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What Ida's aftermath could mean for Louisiana's healthcare system

While Hurricane Ida may be behind us, its effects on the state remain. One of which include its impact on the healthcare system and the fight against covid-19.

Posted: Sep 1, 2021 10:54 PM

Lafayette - While Hurricane Ida may be behind us, its effects on the state remain. One of which include its impact on the healthcare system and the fight against covid-19.

Healthcare systems in Louisiana have been slammed over the past couple of months as the state battles its fourth covid-19 surge and in the wake of Hurricane Ida Doctor Lawrence Simon says it’s sure to add more stress.

"This is going to put some strain on some public health resources in a lot of areas," Simon said.

As the cleanup process begins after Hurricane Ida ripped through southeast Louisiana Sunday, some healthcare workers are concerned as many hospitals affected most by the strong category four storm are having to transport patients to other hospitals.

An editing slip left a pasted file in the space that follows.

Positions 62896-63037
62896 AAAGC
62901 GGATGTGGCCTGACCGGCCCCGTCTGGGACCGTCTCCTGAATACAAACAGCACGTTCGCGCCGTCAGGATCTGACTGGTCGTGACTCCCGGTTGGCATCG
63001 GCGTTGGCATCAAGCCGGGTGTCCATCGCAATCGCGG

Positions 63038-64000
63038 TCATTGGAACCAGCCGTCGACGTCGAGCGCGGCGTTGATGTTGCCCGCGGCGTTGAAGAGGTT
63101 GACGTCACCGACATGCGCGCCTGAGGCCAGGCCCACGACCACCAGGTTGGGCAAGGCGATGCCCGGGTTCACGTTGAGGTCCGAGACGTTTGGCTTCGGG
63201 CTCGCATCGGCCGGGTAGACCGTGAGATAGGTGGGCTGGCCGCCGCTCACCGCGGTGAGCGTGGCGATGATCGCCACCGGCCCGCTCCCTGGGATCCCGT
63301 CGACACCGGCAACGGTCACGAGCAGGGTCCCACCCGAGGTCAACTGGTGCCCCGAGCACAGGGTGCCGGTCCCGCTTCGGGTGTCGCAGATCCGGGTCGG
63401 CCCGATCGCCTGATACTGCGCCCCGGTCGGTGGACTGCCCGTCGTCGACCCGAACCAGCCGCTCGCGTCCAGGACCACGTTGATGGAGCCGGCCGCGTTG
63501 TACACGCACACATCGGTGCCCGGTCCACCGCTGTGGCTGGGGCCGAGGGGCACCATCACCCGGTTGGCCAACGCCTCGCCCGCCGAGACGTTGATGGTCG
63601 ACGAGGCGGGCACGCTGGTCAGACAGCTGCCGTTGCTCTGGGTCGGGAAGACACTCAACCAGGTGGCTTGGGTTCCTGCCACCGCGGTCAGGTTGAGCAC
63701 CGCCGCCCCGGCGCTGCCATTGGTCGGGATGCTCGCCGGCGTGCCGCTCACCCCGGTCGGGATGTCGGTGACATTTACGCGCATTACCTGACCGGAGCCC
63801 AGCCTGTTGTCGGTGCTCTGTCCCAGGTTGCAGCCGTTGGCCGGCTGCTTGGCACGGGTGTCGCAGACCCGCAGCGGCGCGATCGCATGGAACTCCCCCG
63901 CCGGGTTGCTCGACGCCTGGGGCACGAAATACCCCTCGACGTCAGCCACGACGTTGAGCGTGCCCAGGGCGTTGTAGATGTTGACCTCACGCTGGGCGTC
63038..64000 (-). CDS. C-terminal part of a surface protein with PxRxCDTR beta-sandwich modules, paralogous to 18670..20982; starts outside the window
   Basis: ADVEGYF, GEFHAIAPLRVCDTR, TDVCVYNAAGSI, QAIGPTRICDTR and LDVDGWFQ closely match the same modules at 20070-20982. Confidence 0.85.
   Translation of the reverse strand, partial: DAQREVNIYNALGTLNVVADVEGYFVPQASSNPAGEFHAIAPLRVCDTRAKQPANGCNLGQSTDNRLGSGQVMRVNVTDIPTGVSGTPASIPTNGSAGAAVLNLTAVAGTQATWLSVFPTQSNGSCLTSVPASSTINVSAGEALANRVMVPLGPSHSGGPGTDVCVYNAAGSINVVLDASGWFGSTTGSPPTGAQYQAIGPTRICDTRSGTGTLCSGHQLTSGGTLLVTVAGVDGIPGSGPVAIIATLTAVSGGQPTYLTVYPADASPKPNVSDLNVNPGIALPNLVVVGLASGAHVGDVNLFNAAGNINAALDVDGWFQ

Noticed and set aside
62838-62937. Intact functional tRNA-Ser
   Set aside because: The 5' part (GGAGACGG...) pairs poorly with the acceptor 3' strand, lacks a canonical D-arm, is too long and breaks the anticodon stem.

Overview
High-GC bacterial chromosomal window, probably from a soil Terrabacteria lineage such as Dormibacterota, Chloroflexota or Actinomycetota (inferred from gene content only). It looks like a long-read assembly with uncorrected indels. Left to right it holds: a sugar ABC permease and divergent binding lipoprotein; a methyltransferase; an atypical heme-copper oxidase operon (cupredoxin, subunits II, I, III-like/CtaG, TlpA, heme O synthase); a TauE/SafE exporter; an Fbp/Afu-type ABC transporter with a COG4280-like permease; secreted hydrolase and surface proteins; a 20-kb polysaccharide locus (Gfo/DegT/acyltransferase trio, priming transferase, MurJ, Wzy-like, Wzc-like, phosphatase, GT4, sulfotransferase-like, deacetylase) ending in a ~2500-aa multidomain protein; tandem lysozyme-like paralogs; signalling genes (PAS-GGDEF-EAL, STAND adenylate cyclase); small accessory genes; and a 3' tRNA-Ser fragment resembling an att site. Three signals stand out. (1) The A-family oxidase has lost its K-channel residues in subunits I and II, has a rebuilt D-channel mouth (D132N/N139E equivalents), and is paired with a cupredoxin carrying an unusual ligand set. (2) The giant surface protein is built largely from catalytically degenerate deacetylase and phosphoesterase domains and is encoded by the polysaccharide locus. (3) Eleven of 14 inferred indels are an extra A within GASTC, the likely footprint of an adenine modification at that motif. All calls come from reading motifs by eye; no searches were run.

"Some of your smaller community hospitals that are running on generators and trying to get power back," Simon said. "And you’ve got your major hospitals, even in New Orleans that are on either emergency power supplies or generators of some kind."

According to the U.S. Department of Health and Human Services, ICU beds across the state are about 88 percent full with 45 percent being covid patients. Simon said "with our hospitals already being full, there isn’t room to absorb people."

But with thousands of Louisianians displaced due to Ida, it could present a challenge for a healthcare system that has been pushed to the brink.

"You have a lot of them that have gone from places that have high covid rates to evacuation areas that have even higher rates for those that might have gone to Texas or Georgia or Florida," he said.

One silver lining according to Simon could be the fact that many residents of more rural areas may now have easier access to the resources needed when it comes to covid-19 and vaccinations.

"Now they’re going to be staying with family in larger cities that might give them a chance to talk to their family and loved ones about vaccination and either change their mind and get vaccinated or get the access that they need," Simon said.

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